Chamber of Commerce Country Factsheet Last update: 10.01.2018
Your advisors at the Chamber of Commerce
- Steven Koener+352423939379
- Violaine Mathurin+352423939481
Hungary became a Christian kingdom in A.D. 1000 and for many centuries served as a bulwark against Ottoman Turkish expansion in Europe. The kingdom eventually became part of the polyglot Austro-Hungarian Empire, which collapsed during World War I. The country fell under communist rule following World War II. In 1956, a revolt and an announced withdrawal from the Warsaw Pact were met with a massive military intervention by Moscow. Under the leadership of Janos KADAR in 1968, Hungary began liberalizing its economy, introducing so-called "Goulash Communism." Hungary held its first multiparty elections in 1990 and initiated a free market economy. It joined NATO in 1999 and the EU five years later.
Source: The CIA World Factbook - Hungary
Growth is projected to moderate in 2016 due to a temporary contraction in public investment as a new cycle of EU structural funds commences, but should pick up again in 2017. Private demand should remain solid and employment should continue to expand, supported in part by the still large public work schemes. The disappearance of economic slack and the one-off effects of lower energy prices will push up inflation during 2017.
The fiscal stance will be broadly neutral in 2016, but is set to become expansionary in 2017 even though economic slack will largely be eliminated. The public work schemes (which cost ½ per cent of GDP) should be gradually scaled down as employment opportunities in the private labour market expand. With rising inflation, the central bank may need to consider moving towards a more neutral policy stance by end-2017.
Productivity growth has been low since the global financial crisis. Broad structural reforms are needed to secure more competitive firms and an adequately skilled labour force. In particular, red tape should be cut and regulatory impact assessments should be better used to improve transparency, stability and formulation of regulatory policies. The effectiveness of labour market training programmes should be enhanced together with measures to improve vocational training, work-family balance and lifelong learning. A comprehensive SME strategy could increase economic dynamism and inclusiveness.
Source: OECD - Economic Forecast
|Gross domestic product, constant prices|
|Gross domestic product, current prices|
U.S. dollars (Billions)
|Gross domestic product per capita, current prices|
U.S. dollars (Units)
|Inflation, average consumer prices|
|Volume of imports of goods and services|
|Volume of exports of goods and services|
Percent of total labor force
|Current account balance|
U.S. dollars (Billions)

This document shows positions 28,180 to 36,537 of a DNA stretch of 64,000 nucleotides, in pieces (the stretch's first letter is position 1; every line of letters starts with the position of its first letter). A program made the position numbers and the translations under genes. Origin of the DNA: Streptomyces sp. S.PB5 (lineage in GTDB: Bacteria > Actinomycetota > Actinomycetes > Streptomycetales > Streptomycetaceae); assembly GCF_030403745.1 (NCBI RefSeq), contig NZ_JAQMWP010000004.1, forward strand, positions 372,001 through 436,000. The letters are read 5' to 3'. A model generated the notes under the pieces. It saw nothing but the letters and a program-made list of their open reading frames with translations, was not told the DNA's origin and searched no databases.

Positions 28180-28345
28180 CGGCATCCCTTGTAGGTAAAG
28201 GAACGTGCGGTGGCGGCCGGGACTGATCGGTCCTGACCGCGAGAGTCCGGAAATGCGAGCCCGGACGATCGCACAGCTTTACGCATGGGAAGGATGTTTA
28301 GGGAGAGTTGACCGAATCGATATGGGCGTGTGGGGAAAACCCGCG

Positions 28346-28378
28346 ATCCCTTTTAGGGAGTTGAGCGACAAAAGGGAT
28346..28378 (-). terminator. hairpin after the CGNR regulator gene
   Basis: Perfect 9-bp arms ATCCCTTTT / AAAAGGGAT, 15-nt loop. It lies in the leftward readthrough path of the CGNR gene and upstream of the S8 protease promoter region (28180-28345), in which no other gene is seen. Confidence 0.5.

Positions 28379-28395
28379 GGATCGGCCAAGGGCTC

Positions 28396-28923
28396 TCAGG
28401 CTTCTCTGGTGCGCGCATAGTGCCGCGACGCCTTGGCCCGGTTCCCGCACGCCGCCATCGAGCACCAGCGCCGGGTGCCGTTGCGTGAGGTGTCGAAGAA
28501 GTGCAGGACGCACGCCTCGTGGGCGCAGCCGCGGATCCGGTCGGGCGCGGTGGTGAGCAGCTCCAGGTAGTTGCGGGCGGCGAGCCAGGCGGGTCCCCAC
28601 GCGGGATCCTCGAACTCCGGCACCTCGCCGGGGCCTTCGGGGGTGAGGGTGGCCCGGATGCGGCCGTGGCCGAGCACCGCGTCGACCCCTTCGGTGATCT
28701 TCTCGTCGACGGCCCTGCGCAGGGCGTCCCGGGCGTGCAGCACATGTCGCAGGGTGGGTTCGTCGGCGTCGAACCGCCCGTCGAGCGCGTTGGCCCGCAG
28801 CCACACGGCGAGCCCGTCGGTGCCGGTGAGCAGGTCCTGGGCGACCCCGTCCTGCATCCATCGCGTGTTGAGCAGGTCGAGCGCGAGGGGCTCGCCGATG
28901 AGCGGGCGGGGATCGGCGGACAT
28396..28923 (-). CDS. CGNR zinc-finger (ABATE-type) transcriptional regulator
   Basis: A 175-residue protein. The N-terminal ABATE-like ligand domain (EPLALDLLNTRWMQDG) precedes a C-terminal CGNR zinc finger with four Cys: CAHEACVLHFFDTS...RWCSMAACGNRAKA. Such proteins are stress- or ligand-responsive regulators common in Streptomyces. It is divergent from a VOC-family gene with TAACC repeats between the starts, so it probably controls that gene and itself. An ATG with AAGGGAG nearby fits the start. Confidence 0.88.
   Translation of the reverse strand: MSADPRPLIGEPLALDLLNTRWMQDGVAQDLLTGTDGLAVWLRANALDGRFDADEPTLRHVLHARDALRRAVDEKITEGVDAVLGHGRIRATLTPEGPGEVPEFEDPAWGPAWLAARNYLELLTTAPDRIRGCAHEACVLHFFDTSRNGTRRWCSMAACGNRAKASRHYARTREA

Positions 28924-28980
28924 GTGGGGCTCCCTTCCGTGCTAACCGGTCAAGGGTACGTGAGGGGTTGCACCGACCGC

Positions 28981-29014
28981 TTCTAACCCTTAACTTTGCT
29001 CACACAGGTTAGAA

|Current account balance|
Percent of GDP
Source: IMF Statistics - Hungary
Luxembourg and the country
Existing conventions and agreements
Non double taxation agreement
In order to promote international economic and financial relations in the interest of the Grand Duchy of Luxembourg, the Luxembourg government negotiates bilateral agreements for the avoidance of double taxation and prevent fiscal evasion with respect to Taxes on Income and on fortune with third countries.
- Convention from 15.01.1990 (Memorial 1990, A, p. 648)
- Effective as of 21.04.1991 (Memorial 1991, A, p. 372)
Air Services agreement
- Agreement from 03.11.1964 (Memorial 1969, A, p. 778)
- Effective as of 12.3.1970 (Memorial 1970, A, p. 485)
The Statec Foreign Trade statistics provide information on the trade of goods - by product and by country. This information is collected respectively through the INTRASTAT declaration and on the basis of customs documents.
You can see the statistics on the website of the Statec.
Contact points in Hungary
Embassy of the Grand Duchy of Luxembourg in Hungary
Ambassador with residence in Vienna: Marc UNGEHEUER
Economic and Commercial Attaché (AWEX):
Honorary Consul with jurisdiction in the Republic of Hungary: Dr.István Horváth
Szeréna út 60 / A
Tel: +36 1 325 55 78 / +36 1 325 55 79
Fax: +36 1 325 55 80
Country risk as defined by Office du Ducroire for Hungary
Ducroire is the only credit insurer covering open account deals in over 200 countries. A rating on a scale from 1 to 7 shows the intensity of the political risk. Category 1 comprises countries with the lowest political risk and category 7 countries with the highest. Macroeconomics experts also assess the repayment climate for all buyers in a country.
Other useful links
- CIA World factbook on Hungary
- La Hongrie sur le site de l'Awex
- Hungarian Chamber of Commerce
- Hungarian Investment and Trade Agency
- National Bank of Hungary
- National Tax and Customs Administration
- Hungarian Central Statistical Office
- Download list of Trade Associations
- Doing Business in Hungary
The Chamber of Commerce and the country